├── images_train2014.txt               # Image IDs (used for mapping)
    └── answers_train2014_modal.txt        # Answers for training questions.
├── data                  # Data used and/or generated
│   ├──       # Execute first to download all preprocessed data
├── src                   # Source Files
│   ├──   # Train the feed-forward model.
│   ├──      # Train the recurrent model.
│   ├──           # Utility methods reqd for training.
│   ├─       # Prepare data for training from the VQA source.
│   ├──        # Determines accuracy of the model.     
│   ├──       # Test file to run with your own image-question pairs.
├── preprocessed          # Preprocessed Data for reference
├── models                # Stored model files required for test execution

As in any supervised learning project, our core task is to frame a set of input features and feed them through some model weights in order to get the output. In its most basic form, VQA is no different.

As a result, this will be the first approach that we’ll take. We'll simply coalesce the feature vectors of our image and the text question input to feed them into a fully connected network that can predict an answer to the question.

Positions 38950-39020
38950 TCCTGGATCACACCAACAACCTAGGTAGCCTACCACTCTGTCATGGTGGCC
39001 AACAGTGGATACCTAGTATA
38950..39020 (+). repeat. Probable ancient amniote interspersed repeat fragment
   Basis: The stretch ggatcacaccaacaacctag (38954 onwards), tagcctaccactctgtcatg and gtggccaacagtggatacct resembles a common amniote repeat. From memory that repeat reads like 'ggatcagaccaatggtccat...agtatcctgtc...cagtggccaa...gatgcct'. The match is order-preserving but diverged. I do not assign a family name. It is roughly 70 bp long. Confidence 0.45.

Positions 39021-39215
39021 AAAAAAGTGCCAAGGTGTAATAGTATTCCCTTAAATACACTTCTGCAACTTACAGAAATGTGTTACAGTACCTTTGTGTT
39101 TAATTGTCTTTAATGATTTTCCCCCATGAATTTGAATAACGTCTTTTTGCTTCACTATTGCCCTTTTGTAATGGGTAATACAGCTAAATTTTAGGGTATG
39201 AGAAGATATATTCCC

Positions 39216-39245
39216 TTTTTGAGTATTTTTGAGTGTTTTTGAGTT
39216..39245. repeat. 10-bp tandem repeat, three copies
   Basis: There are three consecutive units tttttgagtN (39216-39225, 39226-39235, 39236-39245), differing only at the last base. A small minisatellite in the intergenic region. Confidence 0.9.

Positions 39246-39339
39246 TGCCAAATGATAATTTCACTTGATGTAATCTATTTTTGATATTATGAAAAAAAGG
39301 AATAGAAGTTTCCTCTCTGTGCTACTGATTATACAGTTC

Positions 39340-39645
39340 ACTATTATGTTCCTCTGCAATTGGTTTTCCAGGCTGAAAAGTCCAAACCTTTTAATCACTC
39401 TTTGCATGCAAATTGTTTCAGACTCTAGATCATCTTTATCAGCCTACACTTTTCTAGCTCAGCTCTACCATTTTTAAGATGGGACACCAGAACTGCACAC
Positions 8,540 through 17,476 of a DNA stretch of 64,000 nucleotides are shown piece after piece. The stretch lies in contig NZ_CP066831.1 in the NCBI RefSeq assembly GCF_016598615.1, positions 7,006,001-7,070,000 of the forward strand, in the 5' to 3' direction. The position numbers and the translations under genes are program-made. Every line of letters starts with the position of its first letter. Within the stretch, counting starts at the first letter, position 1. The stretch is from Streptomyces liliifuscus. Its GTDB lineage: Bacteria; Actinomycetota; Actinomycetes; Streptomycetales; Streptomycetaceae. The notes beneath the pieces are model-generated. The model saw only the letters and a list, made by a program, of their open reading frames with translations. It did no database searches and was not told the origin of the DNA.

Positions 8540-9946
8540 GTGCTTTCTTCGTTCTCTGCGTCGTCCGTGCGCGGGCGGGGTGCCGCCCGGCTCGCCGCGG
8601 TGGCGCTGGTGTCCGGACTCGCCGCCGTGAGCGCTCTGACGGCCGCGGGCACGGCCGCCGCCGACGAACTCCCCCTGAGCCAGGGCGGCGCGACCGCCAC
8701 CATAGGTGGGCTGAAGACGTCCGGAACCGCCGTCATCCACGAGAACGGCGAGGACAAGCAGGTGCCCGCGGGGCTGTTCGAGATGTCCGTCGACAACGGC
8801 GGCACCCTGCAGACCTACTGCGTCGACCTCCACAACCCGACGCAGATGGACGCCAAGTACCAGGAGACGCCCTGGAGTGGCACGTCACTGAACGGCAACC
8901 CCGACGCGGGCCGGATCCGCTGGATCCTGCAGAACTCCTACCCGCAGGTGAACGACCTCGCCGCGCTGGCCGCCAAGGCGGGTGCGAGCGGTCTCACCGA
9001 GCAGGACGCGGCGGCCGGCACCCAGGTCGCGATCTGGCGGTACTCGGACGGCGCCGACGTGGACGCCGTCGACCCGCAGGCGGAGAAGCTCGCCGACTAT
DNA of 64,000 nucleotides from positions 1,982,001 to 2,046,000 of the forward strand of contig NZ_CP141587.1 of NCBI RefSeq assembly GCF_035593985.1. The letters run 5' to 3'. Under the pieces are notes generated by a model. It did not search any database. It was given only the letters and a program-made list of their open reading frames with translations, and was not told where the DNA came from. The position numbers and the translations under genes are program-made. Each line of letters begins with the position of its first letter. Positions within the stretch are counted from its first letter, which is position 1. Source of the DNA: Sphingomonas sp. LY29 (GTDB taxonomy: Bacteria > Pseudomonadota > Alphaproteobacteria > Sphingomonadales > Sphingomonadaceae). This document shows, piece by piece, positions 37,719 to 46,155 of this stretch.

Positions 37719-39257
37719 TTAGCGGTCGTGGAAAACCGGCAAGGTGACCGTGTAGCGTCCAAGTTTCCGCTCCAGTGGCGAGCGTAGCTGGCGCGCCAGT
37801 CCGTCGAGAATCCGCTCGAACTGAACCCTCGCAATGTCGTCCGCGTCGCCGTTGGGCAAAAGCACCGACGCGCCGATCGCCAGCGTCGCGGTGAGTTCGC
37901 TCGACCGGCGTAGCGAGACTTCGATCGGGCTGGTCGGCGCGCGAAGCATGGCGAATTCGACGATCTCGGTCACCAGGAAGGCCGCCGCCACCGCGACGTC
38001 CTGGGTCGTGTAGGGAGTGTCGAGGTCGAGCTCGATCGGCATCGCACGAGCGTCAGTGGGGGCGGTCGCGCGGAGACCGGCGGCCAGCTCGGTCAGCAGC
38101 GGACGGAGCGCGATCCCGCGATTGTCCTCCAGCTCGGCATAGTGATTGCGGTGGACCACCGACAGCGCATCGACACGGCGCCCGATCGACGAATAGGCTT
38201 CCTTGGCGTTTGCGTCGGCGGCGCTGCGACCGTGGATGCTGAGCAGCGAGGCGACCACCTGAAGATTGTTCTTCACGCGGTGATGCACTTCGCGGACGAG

Baseline: Bag of Words

There are many ways to represent text data with machine learning. One of most simple (and elegant) approaches is the Bag of Words model. The Bag of Words approach is simple to understand, straightforward to implement, and has seen great success in problems such as language modeling and document classification. You can check out this post for a quick intro to BoW model.

It’s important to observe that the feature vector for our question (which is being fed into the network) is the sum of all the feature vectors of the words of that particular question. Therefore, regardless of the word order of the original question, this feature vector remains the same – thus, the Bag of Words. The topology of this network is defined as follows:

num_hidden_units = 1024
num_hidden_layers = 3
batch_size = 128
dropout = 0.5
activation = 'tanh'
img_dim = 4096
word2vec_dim = 300
num_epochs = 100

When training your model, it’s a good idea to add a TensorBoard integration to visualize your training process more effectively. This is quite simple when using FloydHub. All you have to do is export your TensorBoard logs to ./Graph: